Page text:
If my name were Kelly, I’m not sure how I’d feel about a song like this existing. On one hand, it’s absolutely beautiful, a stubbornly playful buoy on a sea of gummy electronics. Its lyrical content is positively adorable. “First time Kelly kissed a boy,” lead singer Nikolaj Vonsild croons in his brittle falsetto. “Was an echo in smiles in a virginal love letter.” How cute is that? It’s a precious representation of an event so formative as a first kiss, and it’s even more impressive when you think about how no one’s ever communicated that event in a song before.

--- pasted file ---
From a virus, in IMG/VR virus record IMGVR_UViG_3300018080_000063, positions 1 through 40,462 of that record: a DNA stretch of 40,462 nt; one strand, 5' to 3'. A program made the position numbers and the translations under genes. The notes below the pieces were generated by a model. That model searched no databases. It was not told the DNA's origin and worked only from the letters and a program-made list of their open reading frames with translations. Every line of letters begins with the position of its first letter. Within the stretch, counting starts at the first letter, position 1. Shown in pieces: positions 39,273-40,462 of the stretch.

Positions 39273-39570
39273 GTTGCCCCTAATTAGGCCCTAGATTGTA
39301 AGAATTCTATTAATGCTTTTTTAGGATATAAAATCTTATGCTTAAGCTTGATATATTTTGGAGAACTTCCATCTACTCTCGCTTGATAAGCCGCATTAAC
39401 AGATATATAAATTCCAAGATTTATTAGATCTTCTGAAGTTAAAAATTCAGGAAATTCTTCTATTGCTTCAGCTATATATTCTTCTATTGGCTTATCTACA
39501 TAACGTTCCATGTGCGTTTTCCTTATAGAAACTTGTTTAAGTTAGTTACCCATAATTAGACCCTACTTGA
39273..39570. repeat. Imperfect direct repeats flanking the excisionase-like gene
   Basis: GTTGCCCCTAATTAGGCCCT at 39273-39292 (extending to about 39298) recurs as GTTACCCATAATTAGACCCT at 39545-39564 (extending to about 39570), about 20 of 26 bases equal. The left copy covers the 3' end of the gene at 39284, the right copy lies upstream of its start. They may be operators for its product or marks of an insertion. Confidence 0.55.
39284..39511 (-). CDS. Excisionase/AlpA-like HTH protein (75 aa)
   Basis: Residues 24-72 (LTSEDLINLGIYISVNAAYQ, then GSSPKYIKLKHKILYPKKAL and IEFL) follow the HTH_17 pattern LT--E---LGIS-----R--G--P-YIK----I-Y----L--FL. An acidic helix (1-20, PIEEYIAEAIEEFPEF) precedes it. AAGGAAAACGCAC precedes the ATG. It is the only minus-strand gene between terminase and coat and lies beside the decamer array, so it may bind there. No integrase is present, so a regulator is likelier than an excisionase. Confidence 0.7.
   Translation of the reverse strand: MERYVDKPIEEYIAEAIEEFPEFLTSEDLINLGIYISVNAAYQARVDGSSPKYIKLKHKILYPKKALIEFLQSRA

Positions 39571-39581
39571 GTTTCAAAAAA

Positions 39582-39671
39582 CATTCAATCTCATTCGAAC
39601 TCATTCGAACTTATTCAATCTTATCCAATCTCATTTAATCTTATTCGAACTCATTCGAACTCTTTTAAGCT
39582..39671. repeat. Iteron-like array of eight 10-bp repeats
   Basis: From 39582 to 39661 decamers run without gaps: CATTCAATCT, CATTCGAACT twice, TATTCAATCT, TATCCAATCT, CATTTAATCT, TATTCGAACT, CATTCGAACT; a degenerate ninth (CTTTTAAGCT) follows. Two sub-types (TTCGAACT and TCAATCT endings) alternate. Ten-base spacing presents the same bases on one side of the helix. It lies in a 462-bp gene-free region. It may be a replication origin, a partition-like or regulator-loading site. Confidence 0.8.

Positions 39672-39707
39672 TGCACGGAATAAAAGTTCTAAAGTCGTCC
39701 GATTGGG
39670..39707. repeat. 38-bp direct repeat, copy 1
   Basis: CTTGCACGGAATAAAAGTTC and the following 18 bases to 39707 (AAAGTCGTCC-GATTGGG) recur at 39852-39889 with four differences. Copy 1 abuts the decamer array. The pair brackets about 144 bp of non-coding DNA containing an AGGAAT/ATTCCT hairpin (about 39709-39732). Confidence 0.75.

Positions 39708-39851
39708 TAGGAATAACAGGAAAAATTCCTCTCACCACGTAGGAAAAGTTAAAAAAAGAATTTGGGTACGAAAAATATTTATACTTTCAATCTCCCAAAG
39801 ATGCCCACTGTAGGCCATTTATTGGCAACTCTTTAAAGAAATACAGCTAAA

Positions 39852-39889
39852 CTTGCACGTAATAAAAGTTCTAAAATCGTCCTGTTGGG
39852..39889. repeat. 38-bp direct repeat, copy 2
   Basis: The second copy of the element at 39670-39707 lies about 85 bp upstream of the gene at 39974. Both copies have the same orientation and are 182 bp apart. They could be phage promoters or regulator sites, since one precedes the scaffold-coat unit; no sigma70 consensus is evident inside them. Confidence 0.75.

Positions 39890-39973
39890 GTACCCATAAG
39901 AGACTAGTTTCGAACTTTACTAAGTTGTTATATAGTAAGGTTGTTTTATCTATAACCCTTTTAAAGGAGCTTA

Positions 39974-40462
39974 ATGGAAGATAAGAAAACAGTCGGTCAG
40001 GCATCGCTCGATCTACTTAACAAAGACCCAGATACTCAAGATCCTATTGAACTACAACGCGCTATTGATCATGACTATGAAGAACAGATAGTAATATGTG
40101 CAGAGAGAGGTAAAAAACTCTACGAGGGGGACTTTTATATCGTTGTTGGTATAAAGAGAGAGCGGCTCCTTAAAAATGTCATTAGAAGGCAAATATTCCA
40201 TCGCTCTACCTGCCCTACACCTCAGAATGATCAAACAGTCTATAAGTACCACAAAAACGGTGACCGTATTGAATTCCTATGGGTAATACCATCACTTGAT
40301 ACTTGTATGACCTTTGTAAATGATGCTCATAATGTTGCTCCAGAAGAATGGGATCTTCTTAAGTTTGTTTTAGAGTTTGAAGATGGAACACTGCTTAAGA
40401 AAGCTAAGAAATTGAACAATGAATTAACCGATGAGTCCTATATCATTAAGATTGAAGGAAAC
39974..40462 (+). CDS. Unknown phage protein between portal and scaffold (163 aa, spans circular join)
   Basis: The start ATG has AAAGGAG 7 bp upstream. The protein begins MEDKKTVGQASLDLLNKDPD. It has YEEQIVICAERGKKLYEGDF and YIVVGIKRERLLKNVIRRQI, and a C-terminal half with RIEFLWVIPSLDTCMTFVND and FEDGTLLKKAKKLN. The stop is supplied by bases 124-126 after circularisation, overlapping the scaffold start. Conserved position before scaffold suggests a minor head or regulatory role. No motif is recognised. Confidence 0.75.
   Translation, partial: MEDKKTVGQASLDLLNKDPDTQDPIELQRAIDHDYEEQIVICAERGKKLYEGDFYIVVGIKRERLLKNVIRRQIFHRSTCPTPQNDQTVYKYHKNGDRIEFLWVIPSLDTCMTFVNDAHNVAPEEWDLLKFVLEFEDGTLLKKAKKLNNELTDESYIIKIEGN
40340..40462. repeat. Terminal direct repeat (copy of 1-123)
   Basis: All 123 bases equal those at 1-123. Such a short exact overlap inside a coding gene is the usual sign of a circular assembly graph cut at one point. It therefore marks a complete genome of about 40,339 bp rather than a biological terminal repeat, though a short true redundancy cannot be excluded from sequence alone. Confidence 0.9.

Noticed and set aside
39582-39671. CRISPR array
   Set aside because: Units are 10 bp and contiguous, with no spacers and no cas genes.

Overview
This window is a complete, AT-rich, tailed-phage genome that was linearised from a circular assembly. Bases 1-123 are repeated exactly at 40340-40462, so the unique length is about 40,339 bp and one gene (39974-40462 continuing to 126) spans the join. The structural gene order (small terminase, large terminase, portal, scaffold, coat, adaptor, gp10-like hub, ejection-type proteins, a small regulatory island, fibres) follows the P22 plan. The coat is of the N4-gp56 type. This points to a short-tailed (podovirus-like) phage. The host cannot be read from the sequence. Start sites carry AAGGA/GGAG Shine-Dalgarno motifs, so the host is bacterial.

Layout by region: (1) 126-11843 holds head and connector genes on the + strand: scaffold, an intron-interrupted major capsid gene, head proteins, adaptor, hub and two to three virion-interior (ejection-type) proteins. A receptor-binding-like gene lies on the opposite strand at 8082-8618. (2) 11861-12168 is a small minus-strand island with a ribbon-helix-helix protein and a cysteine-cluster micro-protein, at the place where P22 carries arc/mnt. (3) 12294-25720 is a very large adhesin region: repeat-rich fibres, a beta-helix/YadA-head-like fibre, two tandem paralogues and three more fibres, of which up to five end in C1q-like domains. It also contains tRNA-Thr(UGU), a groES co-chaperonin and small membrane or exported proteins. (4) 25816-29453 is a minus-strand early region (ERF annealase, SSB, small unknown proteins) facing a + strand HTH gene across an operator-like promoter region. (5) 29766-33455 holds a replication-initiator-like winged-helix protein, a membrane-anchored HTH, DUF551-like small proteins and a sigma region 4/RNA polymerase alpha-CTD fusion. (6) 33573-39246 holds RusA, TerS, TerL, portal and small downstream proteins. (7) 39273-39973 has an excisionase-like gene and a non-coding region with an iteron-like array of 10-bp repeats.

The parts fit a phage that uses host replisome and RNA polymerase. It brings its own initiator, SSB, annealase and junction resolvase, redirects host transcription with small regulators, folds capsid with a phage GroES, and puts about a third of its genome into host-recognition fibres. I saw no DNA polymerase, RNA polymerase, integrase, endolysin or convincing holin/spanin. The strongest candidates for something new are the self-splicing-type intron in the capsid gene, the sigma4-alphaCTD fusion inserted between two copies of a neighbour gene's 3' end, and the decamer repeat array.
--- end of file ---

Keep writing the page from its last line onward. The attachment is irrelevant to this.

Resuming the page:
But, then again, there is a very real darkness to “Kelly.” The first kiss in question is almost too joyous, and that is made apparent with continued lyrics sung no differently by Vonslid. “At a dead end / That’s why I’m finding my own,” he sings on the chorus, and it’s made apparent that Kelly’s life pretty much peaked when she had her first kiss. Which kinda makes sense given the context. If your first kiss was so powerful “the economy broke down,” would you blame the colors of May finding your subsequent life so boring they would be prompted to just up and leave? That sounds devastating to me. It almost doesn’t sound worth it. A pop song like “Kelly” shouldn’t make you ponder such existentialism, and yet still be so much fun. (Did I mention it’s bouncy?) I suppose if my name were Kelly, I’d be down for letting this track soundtrack my sidewalk strolls. I just wouldn’t take its implications too literally, you know?